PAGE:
General Lucius D. Clay Headquarters
Between 1936 and 1938, one of the first monumental Wehrmacht buildings of Nazi Germany arose upon the extensive site at the corner of the former Kronprinzenallee and Saargemünder Strasse. The building complex, which had been constructed according to plans drawn up by Fritz Fuss, housed the District Air Command (Luftgaukommando III) of the German Luftwaffe.
From 1945 onward, the USA first utilized this refurbished building, which had been freed from its Nazi symbols, as the headquarters of the US military government. Here, General Lucius D. Clay had his office. Clay served as the supreme commander of American forces in Europe and as military governor of Germany. He was also a central figure in the Airlift that supplied West Berlin during the Soviet blockade of 1948/49. On June 1, 1949, in recognition of his services, upon a decision by the Berlin Senate and in the presence of mayor Ernst Reuter, Kronprinzenallee was renamed Clayallee – an extraordinary honor for a person who, at this point, was still alive. Starting on May 12, 1979, the 30th anniversary of the end of the Berlin Blockade and just over a year after Clay’s death, the site also took his name and was thenceforth known as General Lucius D. Clay Headquarters.
Following the end of the military government in 1949, various agencies set up offices on the nearly eight hectare site – the most significant of these included the office of the US city commander, the staff of the Berlin Brigade (the name the US Army in Berlin called itself beginning in 1961) as well as the US Mission, which served as the diplomatic representation of the United States in West Berlin and was joined to a consulate. With the end of German division, portions of the headquarters were vacated. Finally, it was abandoned completely in 1994. All that remains of the US installation is merely the embassy’s consular division.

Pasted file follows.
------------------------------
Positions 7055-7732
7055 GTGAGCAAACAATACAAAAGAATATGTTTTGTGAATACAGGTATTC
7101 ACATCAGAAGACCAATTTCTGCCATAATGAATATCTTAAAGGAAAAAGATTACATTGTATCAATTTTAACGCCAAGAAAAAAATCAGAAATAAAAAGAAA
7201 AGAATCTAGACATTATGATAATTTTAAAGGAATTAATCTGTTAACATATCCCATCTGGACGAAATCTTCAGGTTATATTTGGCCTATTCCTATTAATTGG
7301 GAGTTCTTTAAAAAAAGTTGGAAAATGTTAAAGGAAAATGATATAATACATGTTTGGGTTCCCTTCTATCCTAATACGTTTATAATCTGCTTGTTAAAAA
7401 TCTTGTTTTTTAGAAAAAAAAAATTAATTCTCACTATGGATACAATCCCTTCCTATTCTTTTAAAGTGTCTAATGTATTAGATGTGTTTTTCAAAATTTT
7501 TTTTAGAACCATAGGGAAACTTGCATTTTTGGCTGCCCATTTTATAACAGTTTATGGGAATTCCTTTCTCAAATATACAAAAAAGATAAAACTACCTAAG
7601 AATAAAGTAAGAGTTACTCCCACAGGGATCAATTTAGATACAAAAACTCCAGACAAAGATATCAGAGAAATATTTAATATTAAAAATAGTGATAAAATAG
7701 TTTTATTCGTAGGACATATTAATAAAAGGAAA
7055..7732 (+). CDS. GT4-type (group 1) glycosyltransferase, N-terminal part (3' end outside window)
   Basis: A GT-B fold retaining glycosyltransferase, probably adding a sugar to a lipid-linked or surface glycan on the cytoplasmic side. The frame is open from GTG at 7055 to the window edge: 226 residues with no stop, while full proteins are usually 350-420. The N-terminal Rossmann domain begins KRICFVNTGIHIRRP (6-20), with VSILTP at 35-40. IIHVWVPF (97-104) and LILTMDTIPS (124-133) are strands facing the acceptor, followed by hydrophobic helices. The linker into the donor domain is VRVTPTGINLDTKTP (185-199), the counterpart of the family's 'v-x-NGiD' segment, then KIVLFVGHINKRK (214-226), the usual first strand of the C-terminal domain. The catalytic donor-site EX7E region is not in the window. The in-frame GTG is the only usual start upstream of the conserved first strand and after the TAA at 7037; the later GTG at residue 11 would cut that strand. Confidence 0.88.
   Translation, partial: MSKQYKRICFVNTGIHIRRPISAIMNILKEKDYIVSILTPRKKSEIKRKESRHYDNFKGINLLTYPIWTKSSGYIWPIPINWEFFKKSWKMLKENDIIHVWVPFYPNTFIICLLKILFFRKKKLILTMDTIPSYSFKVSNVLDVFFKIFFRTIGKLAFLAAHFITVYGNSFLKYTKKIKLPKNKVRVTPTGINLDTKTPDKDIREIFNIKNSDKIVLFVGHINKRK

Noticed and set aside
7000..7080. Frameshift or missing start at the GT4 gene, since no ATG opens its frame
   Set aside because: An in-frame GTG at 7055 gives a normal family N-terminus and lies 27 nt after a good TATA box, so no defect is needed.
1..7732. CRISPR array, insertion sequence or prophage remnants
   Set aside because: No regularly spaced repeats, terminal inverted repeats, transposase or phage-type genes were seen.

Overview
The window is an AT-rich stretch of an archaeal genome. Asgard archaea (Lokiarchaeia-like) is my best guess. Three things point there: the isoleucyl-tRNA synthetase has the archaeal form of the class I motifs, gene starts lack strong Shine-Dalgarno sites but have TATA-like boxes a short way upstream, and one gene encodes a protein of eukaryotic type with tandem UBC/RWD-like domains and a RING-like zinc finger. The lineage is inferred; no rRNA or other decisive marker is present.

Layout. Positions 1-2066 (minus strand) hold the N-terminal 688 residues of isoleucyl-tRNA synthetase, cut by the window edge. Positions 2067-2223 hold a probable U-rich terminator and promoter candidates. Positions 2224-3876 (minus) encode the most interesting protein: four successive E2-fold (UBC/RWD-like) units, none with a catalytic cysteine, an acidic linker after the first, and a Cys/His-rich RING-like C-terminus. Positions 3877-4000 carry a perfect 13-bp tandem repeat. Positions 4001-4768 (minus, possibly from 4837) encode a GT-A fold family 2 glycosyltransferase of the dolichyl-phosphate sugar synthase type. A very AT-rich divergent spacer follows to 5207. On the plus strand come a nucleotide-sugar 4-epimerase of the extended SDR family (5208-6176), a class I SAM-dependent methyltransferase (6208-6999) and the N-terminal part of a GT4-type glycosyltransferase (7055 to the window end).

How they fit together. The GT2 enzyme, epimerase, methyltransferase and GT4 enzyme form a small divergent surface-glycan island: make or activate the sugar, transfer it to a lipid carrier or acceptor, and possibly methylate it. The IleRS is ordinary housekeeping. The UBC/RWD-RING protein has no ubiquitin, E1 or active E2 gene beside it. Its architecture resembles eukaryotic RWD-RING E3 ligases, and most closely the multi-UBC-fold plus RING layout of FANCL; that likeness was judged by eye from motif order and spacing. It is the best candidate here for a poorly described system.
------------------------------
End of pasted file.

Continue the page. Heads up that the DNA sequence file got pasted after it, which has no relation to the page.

Photographing the guarded and fenced in embassy building is not permitted. However, the grounds of “Metropolitan Gardens” are freely accessible. This facility, which was redeveloped between 2010 and 2017 to contain residential and business suites, now takes up the bulk of the complex, which has been under a preservation order since 1995. The gradually rising drive leads to the main building, which still displays stone eagles from the 1930s on its cornice. It is worth taking a look at the renovated foyer, as well as behind the main building, where additional buildings and green inner courtyards are located.
Across from Clay Headquarters the Truman Hall opened in 1946, a modern and well-equipped canteen providing both a dining room for more than 800 persons and a cafeteria. In the early 1950s, the Americans modernized the canteen building and expanded it into a shopping center with an adjoining parking lot. At its heart stood the so-called Post Exchange, known as the PX for short – a supermarket sponsored by the US Department of Defense that supplied local soldiers. The goods on offer there focused entirely on US tastes and fashions and could also be purchased tax-free. Today, a newly constructed ensemble of buildings along Clayallee provides space for a range of new shops.